PaulMarch wrote:Folks:

Noting up front that Dr. Woodward prefers "Mach-Effect" (M-E) instead of the "Woodward-Effect" descriptor of his discovery, you folks haven't asked WHY should a time rate of change of internal energy combined with the bulk acceleration of the energy storing media create the M-E's posited inertial mass variations in the first place. Woodward merely points to the M-E’s math derivation and indicates that is what the math says ought to happen and then experimentally looks for the predicted inertial mass variation effects and goes from there. Jim does provide though a two dimensional analog in his book of an accelerated mass that creates “Kinks” in the ambient cosmological gravitational (g) field that somehow transiently shields the local accelerated mass from the cumulative inertial effects of the cosmological g-field and that transient shielding effect is what gives rise to the accelerated mass’s inertial mass fluctuations. I could buy that if the M-E didn’t have one other requirement that leads to some very strange predictions.

Woodward also posits that due to the fact that inertial reaction forces apparently occur instantaneously, (I can’t find any experiments that have directly measured this assumption.), that the M-E's posited gravitational effects with the mostly distant mass-energy in the causally connected universe that give rise to the M-E have to interact effectively in no-time. I.e. it’s Einstein’s famous “Spooky action at a distance” problem. And IMO it is a problem in this regard, for how does an instantaneous g-field interaction in spacetime, TRANSIENTLY shield a locally accelerated mass from the rest of the cosmological g-field? It would be nice if Dr. Woodward could explain to us how instantaneous g-field like Wheeler/Feynman radiation reaction forces can give rise to transient effects that take time to occur in the local laboratory frame of reference.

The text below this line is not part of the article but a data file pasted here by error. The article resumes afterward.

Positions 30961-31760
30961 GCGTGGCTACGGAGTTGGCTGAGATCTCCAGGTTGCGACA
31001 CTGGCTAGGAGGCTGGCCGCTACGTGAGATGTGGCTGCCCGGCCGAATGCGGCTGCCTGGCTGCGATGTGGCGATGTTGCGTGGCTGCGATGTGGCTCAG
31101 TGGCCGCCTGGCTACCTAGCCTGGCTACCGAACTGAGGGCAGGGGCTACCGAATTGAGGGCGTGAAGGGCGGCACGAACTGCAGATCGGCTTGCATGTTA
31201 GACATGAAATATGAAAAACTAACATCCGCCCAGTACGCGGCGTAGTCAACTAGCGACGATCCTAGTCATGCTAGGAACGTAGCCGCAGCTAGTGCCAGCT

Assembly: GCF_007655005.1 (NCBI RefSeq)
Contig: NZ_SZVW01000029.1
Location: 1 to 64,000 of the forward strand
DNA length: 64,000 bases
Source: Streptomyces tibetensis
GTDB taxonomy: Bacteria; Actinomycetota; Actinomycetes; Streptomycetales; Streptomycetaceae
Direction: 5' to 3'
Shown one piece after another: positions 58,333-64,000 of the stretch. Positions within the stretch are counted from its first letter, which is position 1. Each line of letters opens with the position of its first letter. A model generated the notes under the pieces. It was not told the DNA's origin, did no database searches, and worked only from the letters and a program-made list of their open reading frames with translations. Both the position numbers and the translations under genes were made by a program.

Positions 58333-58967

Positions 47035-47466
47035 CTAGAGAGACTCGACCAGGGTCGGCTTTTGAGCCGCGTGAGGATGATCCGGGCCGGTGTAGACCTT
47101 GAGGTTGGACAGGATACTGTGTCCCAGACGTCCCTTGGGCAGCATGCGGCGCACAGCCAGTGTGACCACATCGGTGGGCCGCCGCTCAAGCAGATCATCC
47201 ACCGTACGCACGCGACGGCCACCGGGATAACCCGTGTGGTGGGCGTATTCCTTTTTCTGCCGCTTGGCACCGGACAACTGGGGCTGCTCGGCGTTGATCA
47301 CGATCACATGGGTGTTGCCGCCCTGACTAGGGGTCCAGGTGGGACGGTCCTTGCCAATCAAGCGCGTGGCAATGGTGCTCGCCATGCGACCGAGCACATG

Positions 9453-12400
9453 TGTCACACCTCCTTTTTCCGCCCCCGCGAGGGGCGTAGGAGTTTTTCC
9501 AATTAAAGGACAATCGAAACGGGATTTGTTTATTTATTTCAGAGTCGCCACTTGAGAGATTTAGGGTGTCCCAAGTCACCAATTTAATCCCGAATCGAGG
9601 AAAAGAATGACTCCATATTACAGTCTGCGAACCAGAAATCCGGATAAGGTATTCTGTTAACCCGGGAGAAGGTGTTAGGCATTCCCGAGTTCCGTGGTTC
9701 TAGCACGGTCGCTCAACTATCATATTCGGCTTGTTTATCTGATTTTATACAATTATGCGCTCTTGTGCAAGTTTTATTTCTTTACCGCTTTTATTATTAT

Best,

PaulMarch wrote:This is Woodward's reply to my previous question:

"Paul,

So you've become a critic after all these years? The answer to your question is on page 262 of the book.

The instantaneity of inertial reaction forces simply means that whenever something is pushed, the reaction force on it appears instantaneously. So if the thing pushed is extended, but rigid, there are no Mach effects (as explained repeatedly in Chapter 3 of the book) because the acceleration and reaction takes place simlutaneously throughout the body. But when an extended body does not react rigidly (and it absorbs internal energy), the effective mass of the body during the acceleration becomes a function of time, and the math of Chapter 3 follows in an elementary fashion.

You may want to review Chapter 2 as well, where the action-at-a-distance character of inertial forces is explained.

Best,

Jim"